The territories of the western Abenaki in what is now the Eastern Townships of Quebec, and most of the states of Vermont and New Hampshire. My maternal ancestors farmed where the “k” of “Arsigantok” is – indeed, my cousin still runs a dairy farm there.

Now, let me be clear. I do not feel guilt in this, except insofar as I have occasionally embodied racist attitudes and assumptions. I personally did not participate in action against Indigenous peoples, and so I would argue that I bear no personal responsibility. However, as part of a society built upon colonialism and imperialism – and, I would suggest, forms of genocide – I have a part to play in responding to past wrongs and present injustices; there is a collective responsibility. So as a Christian I do need to at the very least let go of some things – perhaps involving the transfer of government land, a recognition of the sovereign autonomy and rights of the Abenaki, the Mi’kmaq, and other Indigenous peoples whose territory I have lived on.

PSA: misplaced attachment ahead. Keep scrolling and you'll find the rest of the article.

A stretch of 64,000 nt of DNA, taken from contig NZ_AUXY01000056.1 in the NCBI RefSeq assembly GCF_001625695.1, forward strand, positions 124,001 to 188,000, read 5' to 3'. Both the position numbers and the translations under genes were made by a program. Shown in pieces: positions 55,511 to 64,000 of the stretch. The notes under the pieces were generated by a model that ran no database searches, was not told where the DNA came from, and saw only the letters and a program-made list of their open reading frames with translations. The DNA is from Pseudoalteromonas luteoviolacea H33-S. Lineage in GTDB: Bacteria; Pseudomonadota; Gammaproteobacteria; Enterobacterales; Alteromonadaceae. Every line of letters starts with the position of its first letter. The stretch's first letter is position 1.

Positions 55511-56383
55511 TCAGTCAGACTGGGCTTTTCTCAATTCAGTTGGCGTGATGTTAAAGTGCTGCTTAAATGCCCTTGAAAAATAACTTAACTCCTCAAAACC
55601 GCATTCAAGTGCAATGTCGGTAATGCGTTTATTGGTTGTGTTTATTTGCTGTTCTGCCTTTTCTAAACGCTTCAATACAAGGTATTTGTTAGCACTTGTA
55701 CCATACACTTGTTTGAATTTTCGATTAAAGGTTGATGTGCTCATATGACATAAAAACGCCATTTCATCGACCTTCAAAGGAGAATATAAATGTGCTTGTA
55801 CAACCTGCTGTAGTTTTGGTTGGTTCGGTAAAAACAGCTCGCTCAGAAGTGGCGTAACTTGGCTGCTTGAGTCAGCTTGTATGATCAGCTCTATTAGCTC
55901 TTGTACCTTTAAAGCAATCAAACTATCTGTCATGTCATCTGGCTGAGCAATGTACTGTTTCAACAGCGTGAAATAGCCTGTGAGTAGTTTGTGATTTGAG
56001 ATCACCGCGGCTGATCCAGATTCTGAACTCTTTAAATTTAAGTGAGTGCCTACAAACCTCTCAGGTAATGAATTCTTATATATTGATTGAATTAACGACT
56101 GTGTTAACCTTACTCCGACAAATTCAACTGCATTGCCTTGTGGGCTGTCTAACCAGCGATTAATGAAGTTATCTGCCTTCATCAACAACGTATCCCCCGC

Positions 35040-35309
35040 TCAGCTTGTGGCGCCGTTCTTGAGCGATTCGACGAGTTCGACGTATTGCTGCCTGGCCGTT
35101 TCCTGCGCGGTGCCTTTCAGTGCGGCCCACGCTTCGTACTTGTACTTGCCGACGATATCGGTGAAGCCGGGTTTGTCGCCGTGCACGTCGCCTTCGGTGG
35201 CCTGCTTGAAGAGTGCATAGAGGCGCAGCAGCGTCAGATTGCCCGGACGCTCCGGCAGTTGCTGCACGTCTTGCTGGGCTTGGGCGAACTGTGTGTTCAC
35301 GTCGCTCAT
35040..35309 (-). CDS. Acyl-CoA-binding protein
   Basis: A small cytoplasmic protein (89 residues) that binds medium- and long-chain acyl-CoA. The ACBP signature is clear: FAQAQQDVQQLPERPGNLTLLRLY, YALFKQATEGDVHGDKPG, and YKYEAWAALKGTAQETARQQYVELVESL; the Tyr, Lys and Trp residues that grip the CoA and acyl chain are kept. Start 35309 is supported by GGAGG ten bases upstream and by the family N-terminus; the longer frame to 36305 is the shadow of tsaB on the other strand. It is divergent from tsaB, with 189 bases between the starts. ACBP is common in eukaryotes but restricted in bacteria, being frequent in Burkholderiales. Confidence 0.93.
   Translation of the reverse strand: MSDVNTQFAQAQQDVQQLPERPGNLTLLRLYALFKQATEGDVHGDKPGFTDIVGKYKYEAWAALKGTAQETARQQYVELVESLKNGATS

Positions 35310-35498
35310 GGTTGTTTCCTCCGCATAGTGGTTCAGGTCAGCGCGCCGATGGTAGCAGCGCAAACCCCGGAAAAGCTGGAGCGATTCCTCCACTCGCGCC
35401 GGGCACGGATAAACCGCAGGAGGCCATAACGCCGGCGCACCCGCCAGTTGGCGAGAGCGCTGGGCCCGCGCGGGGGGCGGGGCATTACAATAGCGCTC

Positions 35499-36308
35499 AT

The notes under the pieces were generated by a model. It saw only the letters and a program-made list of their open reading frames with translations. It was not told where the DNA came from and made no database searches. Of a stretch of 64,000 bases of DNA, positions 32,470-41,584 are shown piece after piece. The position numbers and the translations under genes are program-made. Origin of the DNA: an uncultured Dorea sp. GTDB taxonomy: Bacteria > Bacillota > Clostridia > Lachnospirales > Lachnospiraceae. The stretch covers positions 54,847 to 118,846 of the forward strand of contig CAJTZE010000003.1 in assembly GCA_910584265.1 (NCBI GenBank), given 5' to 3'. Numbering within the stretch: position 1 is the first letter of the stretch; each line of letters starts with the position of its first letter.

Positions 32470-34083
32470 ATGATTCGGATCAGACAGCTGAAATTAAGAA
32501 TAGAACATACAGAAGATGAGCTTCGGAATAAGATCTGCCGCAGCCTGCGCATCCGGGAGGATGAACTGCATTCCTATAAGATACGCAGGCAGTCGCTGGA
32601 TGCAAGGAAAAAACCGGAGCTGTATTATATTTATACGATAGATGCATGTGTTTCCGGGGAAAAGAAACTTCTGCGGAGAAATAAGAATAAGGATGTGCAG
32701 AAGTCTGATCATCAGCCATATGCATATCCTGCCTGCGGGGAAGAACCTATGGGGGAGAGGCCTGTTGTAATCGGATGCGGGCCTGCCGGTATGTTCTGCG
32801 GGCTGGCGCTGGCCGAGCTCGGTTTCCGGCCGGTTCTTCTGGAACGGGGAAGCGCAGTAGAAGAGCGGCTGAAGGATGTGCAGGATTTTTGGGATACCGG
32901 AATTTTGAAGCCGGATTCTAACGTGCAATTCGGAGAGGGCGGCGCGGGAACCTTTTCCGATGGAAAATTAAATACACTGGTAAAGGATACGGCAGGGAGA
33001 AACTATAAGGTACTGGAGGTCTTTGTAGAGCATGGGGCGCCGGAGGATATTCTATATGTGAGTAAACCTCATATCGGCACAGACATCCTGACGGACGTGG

The land I grew up on is the traditional territory of the Atikamekw, one of the easternmost First Nations that uses a Cree language.
The southern part of their territory, where the St Maurice River enter the St Lawrence, was inhabited in the 16th century by a group known today as the St Lawrence Iroquoian. Between the 16th century voyages of Jacques Cartier in 1535-1536 & 1541-1542, and the foundation of Quebec City in 1608, they disappeared. It is speculated that this was probably due to the combined effects of European diseases, and warfare with other First Nations; their descendants are probably now part of the Six Nations and Wyandot (Huron).The St Lawrence Iroquoian called a settlement “kanata” – and this is the name the French gave to the new found land: Canada.